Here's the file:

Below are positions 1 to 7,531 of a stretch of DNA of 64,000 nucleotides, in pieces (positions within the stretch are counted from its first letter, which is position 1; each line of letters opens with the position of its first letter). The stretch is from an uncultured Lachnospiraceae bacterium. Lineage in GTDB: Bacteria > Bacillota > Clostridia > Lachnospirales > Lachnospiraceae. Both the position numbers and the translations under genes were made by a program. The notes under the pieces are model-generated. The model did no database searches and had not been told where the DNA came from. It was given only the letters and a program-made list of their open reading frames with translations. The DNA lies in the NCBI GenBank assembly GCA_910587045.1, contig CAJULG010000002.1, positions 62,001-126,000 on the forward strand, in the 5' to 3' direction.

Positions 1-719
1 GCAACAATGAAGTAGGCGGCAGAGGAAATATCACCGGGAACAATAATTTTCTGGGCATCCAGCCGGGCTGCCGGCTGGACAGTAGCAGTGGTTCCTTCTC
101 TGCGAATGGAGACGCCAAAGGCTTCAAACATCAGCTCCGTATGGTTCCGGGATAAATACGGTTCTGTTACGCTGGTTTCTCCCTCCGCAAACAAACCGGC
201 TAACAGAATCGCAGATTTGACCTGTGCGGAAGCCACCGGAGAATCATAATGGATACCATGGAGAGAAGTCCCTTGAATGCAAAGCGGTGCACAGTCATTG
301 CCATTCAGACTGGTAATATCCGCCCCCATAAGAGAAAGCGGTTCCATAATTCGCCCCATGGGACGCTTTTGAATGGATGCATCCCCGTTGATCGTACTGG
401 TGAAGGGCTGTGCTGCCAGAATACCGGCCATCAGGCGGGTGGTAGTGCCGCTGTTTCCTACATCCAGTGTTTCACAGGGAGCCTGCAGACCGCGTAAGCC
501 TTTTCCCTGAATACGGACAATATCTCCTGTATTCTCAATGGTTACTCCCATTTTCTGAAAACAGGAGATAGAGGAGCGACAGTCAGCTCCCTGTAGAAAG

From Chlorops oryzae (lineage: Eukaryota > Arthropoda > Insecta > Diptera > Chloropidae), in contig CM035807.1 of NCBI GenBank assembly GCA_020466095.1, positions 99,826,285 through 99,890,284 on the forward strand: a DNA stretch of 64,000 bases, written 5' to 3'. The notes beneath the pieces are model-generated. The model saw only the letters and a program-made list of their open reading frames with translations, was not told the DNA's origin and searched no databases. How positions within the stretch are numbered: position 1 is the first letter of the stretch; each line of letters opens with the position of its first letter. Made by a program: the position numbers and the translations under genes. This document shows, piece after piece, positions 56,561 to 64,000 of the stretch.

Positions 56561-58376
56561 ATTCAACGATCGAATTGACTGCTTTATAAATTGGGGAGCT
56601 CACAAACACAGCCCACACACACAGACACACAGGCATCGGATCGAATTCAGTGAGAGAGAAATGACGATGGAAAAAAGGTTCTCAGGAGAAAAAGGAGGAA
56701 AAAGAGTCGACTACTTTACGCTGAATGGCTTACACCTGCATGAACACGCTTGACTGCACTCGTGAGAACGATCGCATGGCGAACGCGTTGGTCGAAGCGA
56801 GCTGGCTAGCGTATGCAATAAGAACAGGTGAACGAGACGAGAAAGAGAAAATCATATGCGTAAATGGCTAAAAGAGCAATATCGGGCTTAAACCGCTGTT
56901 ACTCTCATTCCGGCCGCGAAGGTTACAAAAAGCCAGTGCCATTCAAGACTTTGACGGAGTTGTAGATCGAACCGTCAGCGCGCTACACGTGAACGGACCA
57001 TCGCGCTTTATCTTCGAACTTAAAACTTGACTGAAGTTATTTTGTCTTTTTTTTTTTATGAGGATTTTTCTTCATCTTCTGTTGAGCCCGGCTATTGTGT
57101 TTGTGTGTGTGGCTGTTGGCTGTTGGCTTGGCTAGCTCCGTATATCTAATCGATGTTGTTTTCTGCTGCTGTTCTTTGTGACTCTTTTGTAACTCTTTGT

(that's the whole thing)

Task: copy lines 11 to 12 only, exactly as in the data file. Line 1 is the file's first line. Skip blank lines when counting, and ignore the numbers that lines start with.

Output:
56561 ATTCAACGATCGAATTGACTGCTTTATAAATTGGGGAGCT
56601 CACAAACACAGCCCACACACACAGACACACAGGCATCGGATCGAATTCAGTGAGAGAGAAATGACGATGGAAAAAAGGTTCTCAGGAGAAAAAGGAGGAA